HootSuite Interns | BCBusiness
Interns and wannabe interns in HootSuite’s new Vancouver HQ. The company was criticized last month for not paying full-time interns and is reviewing its unpaid policy.
With school out for summer, the fire hose of Gen-Y intern applicants can be a positive force for your company—if you know how to harness it
Summer is the season of the intern, as students, fresh off another year at school and doom and gloom employment forecasts, eagerly seek out opportunities to kick-start their professional career. With so many young people looking to break into the workforce—a study by Edelman Canada shows 81 per cent of Canadian millennial respondents said that finding a job that matches their personal passion is their top life goal—internships are often seen as the best way to get a foot in the door.
This presents businesses with an opportunity: to nurture and grow fresh talent who could potentially become valuable employees.
Simply signing up an intern, sticking them in a corner cubicle and waiting for the magic to happen isn’t going to give you results. Robert Jago, owner and director of Experience Education Internship Providers Inc., an agency that partners with for-profit schools and private universities to manage internship programs, says millennials “need to have a relationship with people at their host company... they need a mentor and they need to have guidance in their work.”
Jago and his team believe that Generation Y works best in a collaborative environment. Forcing interns to work in a silo, he says, is a flawed strategy, adding that businesses looking to create successful intern programs should follow these three steps.
1. Create a Partnership
Interns can’t flourish if left to their own devices, so make sure there’s someone in the company who can act as a mentor and guide. Don’t hold the intern’s hand every step of the way, but make sure guidance is available when needed. “We received 1,200 to 1,500 reports from interns last year,” says Jago. “Those who are happiest are the ones who have somebody they can touch base with, someone they can ask questions.”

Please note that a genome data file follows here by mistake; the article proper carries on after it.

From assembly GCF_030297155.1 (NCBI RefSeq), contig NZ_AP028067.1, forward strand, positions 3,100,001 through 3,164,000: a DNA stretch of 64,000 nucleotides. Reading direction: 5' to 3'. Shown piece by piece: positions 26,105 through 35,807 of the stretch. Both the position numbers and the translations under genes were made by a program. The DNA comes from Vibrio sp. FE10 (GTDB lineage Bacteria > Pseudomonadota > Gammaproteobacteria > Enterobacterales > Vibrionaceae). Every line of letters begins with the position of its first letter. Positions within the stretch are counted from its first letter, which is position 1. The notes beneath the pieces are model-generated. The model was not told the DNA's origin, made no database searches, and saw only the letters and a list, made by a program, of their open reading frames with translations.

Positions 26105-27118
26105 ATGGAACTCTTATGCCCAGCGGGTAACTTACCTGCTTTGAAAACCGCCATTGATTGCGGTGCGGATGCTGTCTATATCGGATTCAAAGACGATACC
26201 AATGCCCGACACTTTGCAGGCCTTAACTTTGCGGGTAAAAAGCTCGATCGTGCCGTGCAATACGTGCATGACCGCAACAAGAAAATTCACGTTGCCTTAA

2. Remember, Interns Aren’t Leaders
Just because your intern has unique skills doesn’t mean they should take the lead on projects. An intern may be a master at crafting clever tweets, but that doesn’t mean she should be running your entire social media channel. Interns aren’t the pillars you build on, but pieces that can augment existing teams.
3. Follow the Rule of Three
Internships should be broken up into three separate parts: the tasks that must be completed in order to keep a business functioning, job shadowing and a guided personal project. This balance will allow the freedom and creativity that will keep interns engaged while providing a safety net for any stumbles along the way. But don’t demand too much: “What a Gen-Xer sees as a great opportunity, a Gen-Yer can see as exploitative,” says Jago.
According to Jago, one company that consistently provides a stellar experience for interns is B.C. tech darling HootSuite. The company has a muscular intern-to-employee conversion rate of 60 per cent and sees its internship program as a way to introduce new ideas that keep it on the cutting edge.
HootSuite’s vice president of HR, Ambrosia Humphrey, says its philosophy is in keeping with the guidelines set out by Jago. “We’re committed to an equal value proposition with our interns, in making sure we know what they’re hoping to get out of the process and what we’re able to provide. We’ve never subscribed to the thought of putting a bum in a seat and seeing what happens or giving them something meaningless to do.”